What Is 2FA?

2FA is a short form for two-factor authentication. Any method that requires you to confirm your identity a second time is considered two-factor authentication (2FA). For example, if you have set up 2FA on a Google account they normally prompt your mobile device to confirm it is you logging into your account and not a third-party without your knowledge. Other common examples are when websites/accounts send you a code to your phone or email. This process is done as an additional layer of security to protect your account for unauthorized access.  

With technology nowadays, just a regular password is not always enough. There are so many tools out there that can crack passwords and this is mainly because most people’s life is on the internet. What providers and consumers do not realize and really have not taken into consideration is people will not/do not remember thirty different passwords or complex passwords for that matter. We can guarantee most users that have multiple online accounts use the same passwords over and over, this is bad practice but it is common and chances are this will never change. Which frankly, is expected, think about it how likely are you going to memorize ten different passwords that look similar to !3x#lAkqO4. The mentioned example above alone could show how important and secure 2FA is.

Risks Of Not Having 2FA?

As we know 2FA is a rather new technology that has recently been adopted by several companies and providers. However, there are several providers that do not offer this form of service which in our opinion is a very bad practice. To elaborate, by implementing 2FA technology to websites and accounts, providers can add an additional layer of security for all their customers and clients by forcing everyone to authenticate an additional time when logging into their account. Some may argue it is annoying and cumbersome to verify an additional time every time they log into their account, and yes we do agree with that, however, wouldn’t you rather spend a few extra seconds verifying it is you instead of giving the opportunity for a hacker to get your information and misuse your credentials?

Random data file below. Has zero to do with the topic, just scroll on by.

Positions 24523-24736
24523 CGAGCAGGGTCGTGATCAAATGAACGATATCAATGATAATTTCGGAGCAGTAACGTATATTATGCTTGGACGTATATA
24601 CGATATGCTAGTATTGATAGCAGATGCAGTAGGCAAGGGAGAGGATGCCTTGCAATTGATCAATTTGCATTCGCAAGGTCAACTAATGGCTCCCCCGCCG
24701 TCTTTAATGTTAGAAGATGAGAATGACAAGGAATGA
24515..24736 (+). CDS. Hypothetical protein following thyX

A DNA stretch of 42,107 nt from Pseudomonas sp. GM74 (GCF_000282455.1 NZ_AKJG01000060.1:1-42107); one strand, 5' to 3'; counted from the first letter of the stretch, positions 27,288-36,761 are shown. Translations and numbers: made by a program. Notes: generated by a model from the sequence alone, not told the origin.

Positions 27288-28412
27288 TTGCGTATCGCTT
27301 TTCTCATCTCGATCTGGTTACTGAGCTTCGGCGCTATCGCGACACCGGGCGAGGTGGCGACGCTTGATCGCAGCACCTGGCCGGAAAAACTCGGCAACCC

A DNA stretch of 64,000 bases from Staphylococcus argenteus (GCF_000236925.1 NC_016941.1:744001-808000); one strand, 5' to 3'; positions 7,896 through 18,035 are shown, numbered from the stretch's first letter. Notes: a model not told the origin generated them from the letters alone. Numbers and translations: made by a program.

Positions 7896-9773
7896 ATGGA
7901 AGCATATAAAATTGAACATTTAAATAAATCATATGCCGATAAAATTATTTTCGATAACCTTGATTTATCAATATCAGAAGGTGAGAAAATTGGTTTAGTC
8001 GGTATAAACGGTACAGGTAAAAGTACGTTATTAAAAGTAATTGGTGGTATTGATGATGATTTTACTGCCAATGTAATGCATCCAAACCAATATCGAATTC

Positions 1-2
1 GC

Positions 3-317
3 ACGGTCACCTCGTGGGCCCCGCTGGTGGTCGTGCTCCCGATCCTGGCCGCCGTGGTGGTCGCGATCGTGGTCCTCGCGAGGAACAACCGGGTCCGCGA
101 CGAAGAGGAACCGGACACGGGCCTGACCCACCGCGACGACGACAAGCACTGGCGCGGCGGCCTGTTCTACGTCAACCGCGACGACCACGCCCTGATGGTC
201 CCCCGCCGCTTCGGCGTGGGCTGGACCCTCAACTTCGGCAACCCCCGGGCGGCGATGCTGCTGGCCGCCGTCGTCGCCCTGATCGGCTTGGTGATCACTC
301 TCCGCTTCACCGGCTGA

A good example of this is the big controversy that was all over the news regarding the Ring security camera. For those who do not know, recently, one of Ring’s security cameras was hacked into and the hacker ended up communicating with a child through the security camera. The main argument Ring provided for this issue is the client/customer did not enable 2FA and while that is valid reasoning, we do believe the fault is on Ring. The reason we say that is because Ring should have made 2FA a mandatory option and not optional. If they did make it mandatory the second someone logged into the account or tried, they would have had to authenticate an additional time preventing them from accessing the account or at the least notified an additional login alert/email. Nowadays, hackers are everywhere and always monitoring most networks especially open ones like Starbucks and McDonalds. Having 2FA reduces the risk of being hacked ten-fold.

How To Enable 2FA On Accounts?

Generally speaking, there are several ways to enable 2FA and it differs from account to account. But usually, two-factor authentication can be activated through your security settings. Most of the time you may have to type your password in one more time to confirm you are making this change but after that, you may enable two-factor authentication. There are several methods of two-factor authentication as mentioned previously in this blog. In case you missed those methods, they are email verification, phone verification, text verification, authenticator app verification such as (Google Authenticator, Duo, Authy, etc.). When enabling 2FA on your account usually you are required to authenticate during setup. To explain, if you selected text verification and are in the setup process the account/system will automatically send you a text verification with the code to enter into a designated field. This code you receive always changes and is only valid for a short amount of time until you are required to request another code. So make sure the device you are using as the authorization device is near you at all times, if not you will not be able to completely enable 2FA.